• comprehensive - the attributes and targets should cover the properties of the interest feature necessary to describe its condition as either favourable or unfavourable.

Natural variation

Country conservation agencies and relevant authorities will need to assess the effectiveness of management measures towards achievement of the conservation objectives, and to do this, they will need to be able to make judgements in the future about how the observed condition compares to the favourable condition of an interest feature. This is complex because over time there are natural variations in the size of species populations and the species composition of habitats.

The scale and extent of natural variation is often difficult to predict so for a number of interest features selected under the Habitats Directive it will be difficult to precisely define favourable condition. In these cases it will be particularly important to exercise caution when defining the favourable condition and perhaps more importantly when subsequently comparing the observed condition with the favourable condition. For some attributes natural variation is cyclic, whilst for others the trend may be successional, for example through the silting up of inner estuaries. These differences will be reflected in the different ways that targets are expressed for interest features.

In many cases the favourable condition of an interest feature will need to refer to the condition of the feature at the time the site was designated and monitoring undertaken relative to this value(s). Over time the understanding of variability should improve with a view to establishing more precise targets for all features in European marine sites. Such information will be produced as a result of surveillance and monitoring and may be augmented by targeted studies. The country conservation agencies will draw on the best available information from all sources, including local expert knowledge.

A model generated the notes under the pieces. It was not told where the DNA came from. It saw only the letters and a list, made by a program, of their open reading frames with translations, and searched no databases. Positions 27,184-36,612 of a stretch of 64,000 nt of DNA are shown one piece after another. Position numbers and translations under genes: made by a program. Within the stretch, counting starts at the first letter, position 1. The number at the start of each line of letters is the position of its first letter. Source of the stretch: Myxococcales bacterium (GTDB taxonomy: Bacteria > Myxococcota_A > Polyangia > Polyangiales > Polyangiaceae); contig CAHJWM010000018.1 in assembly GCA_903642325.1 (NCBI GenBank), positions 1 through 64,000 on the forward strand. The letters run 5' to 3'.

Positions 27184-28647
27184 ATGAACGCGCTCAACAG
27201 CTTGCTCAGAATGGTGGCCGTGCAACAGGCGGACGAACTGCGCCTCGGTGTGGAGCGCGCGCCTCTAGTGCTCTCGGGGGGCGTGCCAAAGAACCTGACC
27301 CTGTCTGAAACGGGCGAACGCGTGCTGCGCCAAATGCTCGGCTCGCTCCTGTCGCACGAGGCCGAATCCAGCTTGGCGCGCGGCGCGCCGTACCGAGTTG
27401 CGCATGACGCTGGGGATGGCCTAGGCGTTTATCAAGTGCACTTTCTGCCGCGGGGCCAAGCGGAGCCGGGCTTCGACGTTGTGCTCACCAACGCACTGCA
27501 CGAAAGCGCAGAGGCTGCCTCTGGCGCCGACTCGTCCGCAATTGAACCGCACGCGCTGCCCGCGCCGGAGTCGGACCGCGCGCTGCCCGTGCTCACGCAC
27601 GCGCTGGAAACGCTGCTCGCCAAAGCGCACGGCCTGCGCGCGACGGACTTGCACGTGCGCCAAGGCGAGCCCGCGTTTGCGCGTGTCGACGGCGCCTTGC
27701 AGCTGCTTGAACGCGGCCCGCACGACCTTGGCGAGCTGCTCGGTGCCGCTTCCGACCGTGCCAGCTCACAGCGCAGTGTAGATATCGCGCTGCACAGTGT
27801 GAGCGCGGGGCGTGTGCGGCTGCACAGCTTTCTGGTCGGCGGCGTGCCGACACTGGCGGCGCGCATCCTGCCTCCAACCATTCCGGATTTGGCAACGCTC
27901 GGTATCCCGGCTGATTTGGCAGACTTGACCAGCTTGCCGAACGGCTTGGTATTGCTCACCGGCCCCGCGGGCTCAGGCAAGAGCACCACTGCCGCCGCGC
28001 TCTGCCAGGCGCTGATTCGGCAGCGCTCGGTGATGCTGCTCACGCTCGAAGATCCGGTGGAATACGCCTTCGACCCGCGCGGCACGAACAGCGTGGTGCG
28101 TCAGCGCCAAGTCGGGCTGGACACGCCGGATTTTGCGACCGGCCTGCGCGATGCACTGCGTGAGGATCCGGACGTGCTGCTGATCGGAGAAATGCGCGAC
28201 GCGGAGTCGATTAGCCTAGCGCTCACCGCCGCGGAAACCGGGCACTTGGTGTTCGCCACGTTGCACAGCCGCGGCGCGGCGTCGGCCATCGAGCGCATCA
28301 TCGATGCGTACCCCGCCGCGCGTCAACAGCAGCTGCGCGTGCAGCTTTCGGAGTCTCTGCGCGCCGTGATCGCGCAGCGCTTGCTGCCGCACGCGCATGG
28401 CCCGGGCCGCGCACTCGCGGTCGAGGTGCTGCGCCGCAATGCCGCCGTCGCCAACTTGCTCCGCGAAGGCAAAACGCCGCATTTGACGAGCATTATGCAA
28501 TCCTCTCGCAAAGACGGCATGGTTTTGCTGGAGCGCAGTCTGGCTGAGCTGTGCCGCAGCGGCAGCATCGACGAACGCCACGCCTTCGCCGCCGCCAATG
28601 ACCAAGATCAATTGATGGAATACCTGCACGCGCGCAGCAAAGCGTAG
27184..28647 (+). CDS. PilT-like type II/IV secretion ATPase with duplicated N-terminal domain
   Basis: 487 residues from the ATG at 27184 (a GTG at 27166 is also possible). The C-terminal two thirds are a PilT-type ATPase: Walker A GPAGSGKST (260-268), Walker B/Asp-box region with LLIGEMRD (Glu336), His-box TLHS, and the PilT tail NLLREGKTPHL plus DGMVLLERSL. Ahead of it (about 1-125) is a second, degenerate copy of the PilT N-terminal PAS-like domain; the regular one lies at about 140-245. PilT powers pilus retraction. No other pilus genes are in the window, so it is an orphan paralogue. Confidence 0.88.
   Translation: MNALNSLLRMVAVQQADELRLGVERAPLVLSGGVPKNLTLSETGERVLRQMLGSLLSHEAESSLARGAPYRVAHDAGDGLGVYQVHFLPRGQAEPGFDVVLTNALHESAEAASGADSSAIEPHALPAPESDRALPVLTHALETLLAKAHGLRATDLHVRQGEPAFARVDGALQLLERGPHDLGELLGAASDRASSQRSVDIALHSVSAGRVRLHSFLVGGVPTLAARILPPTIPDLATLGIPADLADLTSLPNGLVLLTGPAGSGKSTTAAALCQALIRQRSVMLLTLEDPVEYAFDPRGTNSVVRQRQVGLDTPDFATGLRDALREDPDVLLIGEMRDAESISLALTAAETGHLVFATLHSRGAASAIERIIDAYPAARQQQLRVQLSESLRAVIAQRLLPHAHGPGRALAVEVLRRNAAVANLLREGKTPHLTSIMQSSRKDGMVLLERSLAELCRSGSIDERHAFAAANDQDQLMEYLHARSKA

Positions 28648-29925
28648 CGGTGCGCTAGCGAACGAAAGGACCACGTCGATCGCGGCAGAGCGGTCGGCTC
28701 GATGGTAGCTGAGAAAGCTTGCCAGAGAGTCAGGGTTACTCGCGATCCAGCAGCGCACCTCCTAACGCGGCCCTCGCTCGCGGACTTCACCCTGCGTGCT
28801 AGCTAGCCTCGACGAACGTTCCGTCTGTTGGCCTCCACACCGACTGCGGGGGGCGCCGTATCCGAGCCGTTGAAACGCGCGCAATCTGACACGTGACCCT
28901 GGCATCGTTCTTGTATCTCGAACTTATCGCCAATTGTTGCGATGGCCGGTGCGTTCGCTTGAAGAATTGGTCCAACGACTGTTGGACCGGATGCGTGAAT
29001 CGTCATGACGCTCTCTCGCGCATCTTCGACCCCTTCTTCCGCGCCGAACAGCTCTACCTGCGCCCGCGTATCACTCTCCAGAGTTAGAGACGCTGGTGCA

Discussion and advice on conservation objectives

The conservation objectives for the interest feature of each site will include their associated targets (where such targets have been identified). Discussions will take place with relevant authorities and others on the conservation objectives before finalising the advice, in order to draw on the knowledge and experience of these authorities. For most European marine sites, a management scheme will be developed in wide consultation with interested parties, and conservation objectives will be part of such schemes.

The spatial extent of interest features within a site, and therefore the related conservation objectives and targets, will be mapped with reference to known landmarks or seascape features within the site boundary so that the feature can be unambiguously located. Within the context of the management scheme this could be developed into a zoned approach where activities, interest features and conservation objectives are visually demonstrated in a clear manner. Such zoning may not be applicable to all European marine sites.